One of the priorities of the Portuguese EU Presidency is to raise awareness for the adoption of artificial intelligence (AI) in the production, distribution and consumption of news as well as to reflect on its impact on journalism in the digital era. The organization of a relevant conference in Lisbon is placed in this context. While such a debate has acquired international characteristics in a digitalizing world order, it also provides an opportunity for Greek scholars and experts, who frequently excel within the country and abroad, to intellectually join.
The survival of media organizations in a competitive technological environment emerges as a critical priority. The coronavirus pandemic unleashes the potential of digital journalism and information. As long as this tendency evolves, careful marketing strategies are required for media organizations. By using AI techniques and offer tailor-made content to online viewers they will be able to adopt sustainable business models for the long term in the hope to safeguard economic viability without state support that will arguably be provided in good times. Profits will be possibly generated not only via subscriptions for paid material but also through a rising number of online adverts that will target specific audiences who freely navigate the internet.
For journalists themselves, AI can be a blessing in disguise. While, in theory, much of their work is to be replaced by machines that act quicker than human beings, the so-called ‘Big Data’ constitute an endless source to improve the quality of this work. Ethical questions remain unresolved but young journalists should build their career by using the extraordinary achievements of technology in envisaging a creative role in the digital society.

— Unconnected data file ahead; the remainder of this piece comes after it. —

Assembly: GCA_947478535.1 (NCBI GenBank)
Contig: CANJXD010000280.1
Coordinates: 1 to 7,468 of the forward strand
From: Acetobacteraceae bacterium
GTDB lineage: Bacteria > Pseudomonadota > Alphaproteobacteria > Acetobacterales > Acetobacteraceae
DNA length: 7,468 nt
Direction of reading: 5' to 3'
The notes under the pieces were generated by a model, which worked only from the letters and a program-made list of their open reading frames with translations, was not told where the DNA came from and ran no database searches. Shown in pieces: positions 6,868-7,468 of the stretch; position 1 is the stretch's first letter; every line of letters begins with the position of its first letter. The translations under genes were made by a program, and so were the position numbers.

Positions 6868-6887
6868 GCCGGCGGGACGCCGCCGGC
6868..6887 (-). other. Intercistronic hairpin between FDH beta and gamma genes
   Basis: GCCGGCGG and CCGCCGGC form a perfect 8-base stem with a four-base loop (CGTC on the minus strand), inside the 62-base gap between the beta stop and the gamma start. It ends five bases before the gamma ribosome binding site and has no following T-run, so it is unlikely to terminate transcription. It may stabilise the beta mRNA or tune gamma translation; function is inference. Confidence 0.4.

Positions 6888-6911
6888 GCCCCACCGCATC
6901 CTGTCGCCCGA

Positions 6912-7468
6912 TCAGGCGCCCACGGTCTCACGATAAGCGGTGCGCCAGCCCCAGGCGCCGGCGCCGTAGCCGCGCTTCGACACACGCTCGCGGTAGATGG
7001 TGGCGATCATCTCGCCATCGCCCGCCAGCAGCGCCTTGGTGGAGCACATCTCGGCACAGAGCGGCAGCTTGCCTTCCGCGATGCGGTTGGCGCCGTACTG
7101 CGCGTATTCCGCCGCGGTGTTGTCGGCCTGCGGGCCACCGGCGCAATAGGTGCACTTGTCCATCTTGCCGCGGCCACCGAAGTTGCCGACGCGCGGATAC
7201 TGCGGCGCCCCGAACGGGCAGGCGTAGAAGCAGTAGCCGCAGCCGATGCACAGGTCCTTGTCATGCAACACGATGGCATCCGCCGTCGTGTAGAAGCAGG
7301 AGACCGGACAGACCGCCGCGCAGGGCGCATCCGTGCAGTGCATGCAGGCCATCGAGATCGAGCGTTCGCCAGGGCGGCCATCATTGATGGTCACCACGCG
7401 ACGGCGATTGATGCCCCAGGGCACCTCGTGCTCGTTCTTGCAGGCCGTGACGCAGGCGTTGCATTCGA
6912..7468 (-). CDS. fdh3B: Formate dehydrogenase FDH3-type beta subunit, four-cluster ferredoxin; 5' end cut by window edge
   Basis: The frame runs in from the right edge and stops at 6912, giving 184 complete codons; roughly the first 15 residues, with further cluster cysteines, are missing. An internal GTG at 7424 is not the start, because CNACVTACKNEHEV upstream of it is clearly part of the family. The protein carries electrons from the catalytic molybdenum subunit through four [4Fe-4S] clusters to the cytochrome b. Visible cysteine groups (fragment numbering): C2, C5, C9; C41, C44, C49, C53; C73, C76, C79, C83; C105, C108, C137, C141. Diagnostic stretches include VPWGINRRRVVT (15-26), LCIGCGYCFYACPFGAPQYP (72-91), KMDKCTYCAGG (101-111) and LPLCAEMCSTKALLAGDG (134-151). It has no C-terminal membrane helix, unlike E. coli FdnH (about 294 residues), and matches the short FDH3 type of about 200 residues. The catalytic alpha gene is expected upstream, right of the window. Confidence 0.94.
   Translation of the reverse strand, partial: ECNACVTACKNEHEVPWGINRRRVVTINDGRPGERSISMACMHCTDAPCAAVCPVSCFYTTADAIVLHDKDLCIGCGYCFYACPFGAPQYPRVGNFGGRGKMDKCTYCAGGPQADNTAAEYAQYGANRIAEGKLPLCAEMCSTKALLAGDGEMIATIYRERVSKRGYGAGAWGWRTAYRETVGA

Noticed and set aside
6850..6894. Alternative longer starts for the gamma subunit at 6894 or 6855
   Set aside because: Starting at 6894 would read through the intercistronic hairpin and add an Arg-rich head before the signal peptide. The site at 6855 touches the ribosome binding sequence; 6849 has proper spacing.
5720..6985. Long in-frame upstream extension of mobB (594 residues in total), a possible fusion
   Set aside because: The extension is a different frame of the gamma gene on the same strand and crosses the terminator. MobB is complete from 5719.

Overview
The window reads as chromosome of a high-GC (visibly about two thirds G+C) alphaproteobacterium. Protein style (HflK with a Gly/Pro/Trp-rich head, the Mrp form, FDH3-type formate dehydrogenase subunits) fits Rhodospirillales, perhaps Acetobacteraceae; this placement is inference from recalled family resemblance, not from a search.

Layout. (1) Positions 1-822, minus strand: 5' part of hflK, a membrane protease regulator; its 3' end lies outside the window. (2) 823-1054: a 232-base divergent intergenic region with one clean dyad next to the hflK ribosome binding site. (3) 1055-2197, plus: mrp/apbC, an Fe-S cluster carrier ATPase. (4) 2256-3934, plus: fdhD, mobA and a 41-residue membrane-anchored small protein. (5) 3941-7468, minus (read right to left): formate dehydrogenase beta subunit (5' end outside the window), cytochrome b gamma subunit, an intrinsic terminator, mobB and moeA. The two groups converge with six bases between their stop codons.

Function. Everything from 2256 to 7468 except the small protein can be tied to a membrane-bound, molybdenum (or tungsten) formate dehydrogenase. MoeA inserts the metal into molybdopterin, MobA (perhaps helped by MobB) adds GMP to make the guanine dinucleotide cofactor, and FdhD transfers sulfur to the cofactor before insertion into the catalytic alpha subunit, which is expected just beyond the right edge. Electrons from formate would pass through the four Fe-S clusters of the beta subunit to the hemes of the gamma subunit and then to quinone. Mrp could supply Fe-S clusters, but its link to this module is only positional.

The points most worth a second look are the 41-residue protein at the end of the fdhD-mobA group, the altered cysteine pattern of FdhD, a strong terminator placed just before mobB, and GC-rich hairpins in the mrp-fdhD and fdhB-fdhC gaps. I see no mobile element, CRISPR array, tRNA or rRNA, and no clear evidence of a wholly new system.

Nostalgia for traditional journalism does not solve problems. Paradoxically, journalists who are widely considered as ‘watchdogs’ in the Western scholarship, ought to further strengthen their mission. By ascribing anthropomorphic qualities to AI they will be able to take control of automation and act responsibly. This responsibility is necessary in forging efficient responses to the challenge of fake news – often produced by robots. The development of innovative start-ups that require journalistic sophistication in identifying misinformation or disinformation narratives is an indicative example.
The intellectual capacity of Greeks will only be an asset in the search of new policies and a philosophical understanding of the unprecedented dilemmas affecting the media sector in the era of technological revolution.
Dr George Tzogopoulos, is Lecturer at the European Institute in Nice and senior fellow at the Hellenic Foundation for European and Foreign Policy (ELIAMEP) and the Begin-Sadat Center for Strategic Studies.